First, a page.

Local Ballot Initiatives Target Police, Prosecutors Confiscating Property

Local measures would require conviction for asset forfeiture

Despite new Michigan laws that begin to limit the ability of law enforcement agencies to take property from a person who has not been convicted of a crime, civil liberties activists say that the practice, known as "civil asset forfeiture," is still a problem. Their plan of action? Work at the local level to ban it.

“We need to put police back in the role of being protectors of society rather than glorified armed robbers, which is what they’ve become under civil asset forfeiture,” said Shane Trejo, who is organizing petition drives in Oakland County.

Trejo became involved through his work with the Oakland County Republican Party and the Tenth Amendment Center, for which he leads the state chapter. After seeing an Oakland Press article illustrating the potential abuses by documenting one harrowing case, he contacted Scott Tillman of the Liberty Initiative Fund about going beyond the compromise reform bills passed in 2015.

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One new state law imposes stricter reporting requirements on police agencies that participate in civil asset forfeiture, and another requires prosecutors to show “clear and convincing” evidence before seized property can be forfeited (transferred to the state). Before that law took effect, a less stringent standard of "preponderance of evidence" applied.

“Those measures were a step in the right direction but are not stopping the raids,” said Trejo.

When Michigan's new laws were being debated, groups including the ACLU, the Institute for Justice and the Mackinac Center for Public Policy advocated an even higher standard that would require a person to be convicted before police could keep and sell seized property. Other states have enacted this standard and New Mexico went even further, eliminating civil forfeiture altogether. Law enforcement can only keep assets after going through the criminal system.

Trejo is concerned that some Michigan law enforcement agencies are doubling down on civil asset forfeiture now, in the event that additional state restrictions further limit their ability to keep property seized.

Tillman believes that pursuing a statewide ballot measure to reform asset forfeiture would cost at least $1 million. So a better route, he thinks, may be to seek reforms at the local level. Michigan's law gives "home rule" power to local governments, subject to exceptions specified in state law. As an example of local reforms, Tillman noted city charter initiatives to decriminalize marijuana.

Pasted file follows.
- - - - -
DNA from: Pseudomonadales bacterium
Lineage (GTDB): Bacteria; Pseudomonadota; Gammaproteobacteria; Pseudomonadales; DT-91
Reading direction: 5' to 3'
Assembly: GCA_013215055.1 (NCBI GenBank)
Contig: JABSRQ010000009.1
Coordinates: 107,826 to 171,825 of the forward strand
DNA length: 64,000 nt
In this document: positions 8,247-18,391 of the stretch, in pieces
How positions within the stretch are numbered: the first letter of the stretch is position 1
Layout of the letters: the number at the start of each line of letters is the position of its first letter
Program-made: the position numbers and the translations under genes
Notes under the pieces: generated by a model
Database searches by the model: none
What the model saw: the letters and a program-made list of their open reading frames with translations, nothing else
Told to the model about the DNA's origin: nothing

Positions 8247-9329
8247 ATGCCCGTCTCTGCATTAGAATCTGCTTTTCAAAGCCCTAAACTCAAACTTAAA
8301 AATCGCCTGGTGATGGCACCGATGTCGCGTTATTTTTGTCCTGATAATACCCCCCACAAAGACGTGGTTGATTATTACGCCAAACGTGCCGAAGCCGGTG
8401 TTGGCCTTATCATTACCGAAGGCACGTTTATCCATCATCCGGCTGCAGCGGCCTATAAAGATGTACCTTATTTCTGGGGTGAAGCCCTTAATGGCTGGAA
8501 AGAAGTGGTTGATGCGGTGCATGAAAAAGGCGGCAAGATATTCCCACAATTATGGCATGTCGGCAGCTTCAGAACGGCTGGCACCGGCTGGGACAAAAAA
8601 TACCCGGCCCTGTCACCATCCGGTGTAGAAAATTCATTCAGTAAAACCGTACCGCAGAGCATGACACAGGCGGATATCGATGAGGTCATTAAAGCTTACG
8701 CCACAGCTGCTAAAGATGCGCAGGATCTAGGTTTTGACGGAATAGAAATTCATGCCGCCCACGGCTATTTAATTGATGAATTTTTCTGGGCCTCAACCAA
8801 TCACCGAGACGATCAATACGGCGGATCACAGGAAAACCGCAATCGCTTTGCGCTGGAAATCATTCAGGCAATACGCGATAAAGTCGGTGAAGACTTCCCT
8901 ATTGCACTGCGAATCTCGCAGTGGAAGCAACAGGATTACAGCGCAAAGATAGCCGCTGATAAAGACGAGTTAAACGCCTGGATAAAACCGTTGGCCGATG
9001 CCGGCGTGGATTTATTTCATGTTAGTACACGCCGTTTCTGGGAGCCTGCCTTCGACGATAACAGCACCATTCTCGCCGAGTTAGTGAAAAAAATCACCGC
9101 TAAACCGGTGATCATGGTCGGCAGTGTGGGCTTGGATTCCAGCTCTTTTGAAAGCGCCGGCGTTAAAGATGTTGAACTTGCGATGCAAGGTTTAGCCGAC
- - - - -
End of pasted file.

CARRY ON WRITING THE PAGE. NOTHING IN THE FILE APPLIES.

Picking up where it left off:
“If we put civil asset forfeiture on the ballot in enough different cities, we can bring statewide attention to it and show legislators it is a winning issue and people will support legislators who change this,” said Tillman.

The local proposals would prohibit police from keeping property seized from a person who is not convicted of a criminal act. Also, if a local police department were entitled to the proceeds of any joint-agency forfeitures that don’t meet this standard, including ones involving federal and state agencies, the money would go into a road repair fund rather than its budget.

Tillman and Trejo say such ordinances won’t stop county, state or federal agencies from executing forfeitures that don’t meet the proposed standard, but they will make such seizures harder from a practical and political standpoint.

Agencies that want a piece of asset forfeiture sale proceeds “will have to own what they are doing,” said Tillman.

Petitions for local bans are circulating in five communities: Keego Harbor, Lathrup Village, Northville, Bloomfield Hills and Clarkston. Walled Lake and Auburn Hills may join the list. Before any initiative is placed on the November ballot, its backers must collect signatures from 5 percent of registered voters by early August.

The Prosecutors Attorneys Association of Michigan, which represents 83 county prosecutor offices, declined to comment on the ballot initiatives.


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